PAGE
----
Pipe Bursting Vs. Slip Relining

Once upon a time, if you had a sewer line leak, a contractor would dig up your yard to reveal the pipe. The damaged section, or in some cases the entire pipe, would then be removed and a new pipe installed. The process could take days to weeks, your landscape would be destroyed, and the cost would be very high. Nowadays pipe lining is a less invasive, quicker, and more cost-effective option. You have two choices with relining — the bursting method or the slip lining method.

Pipe Bursting

To burst a pipe, a length of the new pipe is attached to a device called a bullet head. This bullet head is slightly larger than the existing line. It is then fed through the old line while dragging the new pipe behind it. The bullet head burst apart the old pipe so that the new pipe can replace it, with no need to dig out and remove the old pipe.


The most obvious benefit is that there is no need to dig a deep trench or tear apart the landscaping. Further, it costs much less to reline via pipe bursting than to complete a traditional pipe repair. Pipe bursting is also considered environmentally friendly since there are no chemicals involved in the process that could leach into the environment. Instead, you end up with a new pipe that no longer leaches raw sewage into the ground.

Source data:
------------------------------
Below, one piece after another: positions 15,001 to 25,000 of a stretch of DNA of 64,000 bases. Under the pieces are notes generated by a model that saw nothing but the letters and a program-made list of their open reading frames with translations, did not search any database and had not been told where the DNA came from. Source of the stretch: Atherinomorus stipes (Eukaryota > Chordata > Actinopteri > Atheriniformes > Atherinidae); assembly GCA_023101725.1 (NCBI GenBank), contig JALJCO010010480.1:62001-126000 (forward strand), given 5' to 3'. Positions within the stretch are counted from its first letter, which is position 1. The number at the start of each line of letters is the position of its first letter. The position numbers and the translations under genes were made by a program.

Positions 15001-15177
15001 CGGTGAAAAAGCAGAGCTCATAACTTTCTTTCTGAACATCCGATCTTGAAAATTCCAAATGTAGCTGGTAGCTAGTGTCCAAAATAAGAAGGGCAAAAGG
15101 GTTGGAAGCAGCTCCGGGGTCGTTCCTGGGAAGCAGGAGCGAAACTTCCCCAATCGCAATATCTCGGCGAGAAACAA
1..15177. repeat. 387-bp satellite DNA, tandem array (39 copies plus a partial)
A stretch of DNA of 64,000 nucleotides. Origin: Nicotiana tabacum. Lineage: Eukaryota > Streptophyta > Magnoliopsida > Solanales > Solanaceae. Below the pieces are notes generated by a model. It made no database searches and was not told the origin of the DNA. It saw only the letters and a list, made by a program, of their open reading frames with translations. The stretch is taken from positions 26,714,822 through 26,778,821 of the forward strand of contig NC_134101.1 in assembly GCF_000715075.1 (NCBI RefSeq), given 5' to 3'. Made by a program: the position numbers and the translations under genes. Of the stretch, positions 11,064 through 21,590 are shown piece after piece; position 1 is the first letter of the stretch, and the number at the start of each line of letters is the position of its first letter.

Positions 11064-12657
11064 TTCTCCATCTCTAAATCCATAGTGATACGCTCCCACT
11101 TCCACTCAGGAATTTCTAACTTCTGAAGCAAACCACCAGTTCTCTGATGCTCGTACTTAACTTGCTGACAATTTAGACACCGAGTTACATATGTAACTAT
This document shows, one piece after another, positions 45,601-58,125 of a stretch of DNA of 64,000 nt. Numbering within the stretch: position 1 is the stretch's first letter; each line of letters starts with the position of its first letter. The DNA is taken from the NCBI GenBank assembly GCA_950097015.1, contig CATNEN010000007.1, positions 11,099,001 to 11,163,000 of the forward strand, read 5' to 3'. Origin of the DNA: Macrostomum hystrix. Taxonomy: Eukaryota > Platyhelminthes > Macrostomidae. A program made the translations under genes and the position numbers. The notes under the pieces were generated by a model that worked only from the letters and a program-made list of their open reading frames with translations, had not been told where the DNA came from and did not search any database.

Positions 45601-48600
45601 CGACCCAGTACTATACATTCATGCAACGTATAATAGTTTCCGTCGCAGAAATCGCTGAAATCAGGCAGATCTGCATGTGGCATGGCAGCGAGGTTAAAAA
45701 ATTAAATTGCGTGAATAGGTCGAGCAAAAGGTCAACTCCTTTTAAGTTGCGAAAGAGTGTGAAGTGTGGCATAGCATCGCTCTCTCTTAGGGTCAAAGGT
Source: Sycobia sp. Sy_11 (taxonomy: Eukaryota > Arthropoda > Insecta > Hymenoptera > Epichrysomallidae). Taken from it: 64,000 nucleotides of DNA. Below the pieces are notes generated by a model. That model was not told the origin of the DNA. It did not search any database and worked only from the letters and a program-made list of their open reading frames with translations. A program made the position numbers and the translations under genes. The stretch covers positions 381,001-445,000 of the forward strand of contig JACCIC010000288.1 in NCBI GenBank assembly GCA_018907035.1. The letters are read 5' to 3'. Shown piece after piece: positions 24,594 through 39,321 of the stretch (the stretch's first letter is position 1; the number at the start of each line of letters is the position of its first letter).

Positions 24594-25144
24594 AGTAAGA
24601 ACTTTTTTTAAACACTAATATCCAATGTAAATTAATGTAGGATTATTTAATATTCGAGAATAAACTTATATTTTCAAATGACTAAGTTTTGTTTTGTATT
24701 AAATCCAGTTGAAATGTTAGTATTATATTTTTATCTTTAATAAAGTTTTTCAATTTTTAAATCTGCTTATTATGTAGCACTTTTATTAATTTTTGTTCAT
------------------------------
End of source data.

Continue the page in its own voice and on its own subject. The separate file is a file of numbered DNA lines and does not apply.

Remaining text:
When to Choose

Pipe bursting is recommended when you need a quick fix, as the sewer line can be fully operational in less than a day. This method can even be used on pipes that have major damage since a new pipe is installed. As soon as the bursting is done, your line is ready to use. This method also provides a long-lasting sewer pipe. If you know that you will be in this home for decades, then choosing the bursting method so you won't have to replace the line again in your lifetime.

Slip Lining

Another form of relining is the slip lining, sometimes called CIPP lining. Instead of bursting the old pipe and relining with a new one, an epoxy or resin-coated sleeve is fed through the old pipe. It is then deployed so that it lines the entire damaged pipeline with a waterproof sleeve.


Slip lining can sometimes be less expensive than bursting methods, which is its main benefit. It takes a bit longer to be ready for use, as much as two days for the lining to cure, but it is still quicker and less invasive than laying new pipe the traditional way.

When to Choose

Choose slip lining only if your sewer line is in relatively good condition with just a few leaks, since slip lining can't fix major gaps or damage. Slip lining is also not as long-lasting as bursting, so keep this in mind when making a decision.

Contact a sewer pipe lining contractor in your area to learn more about your options.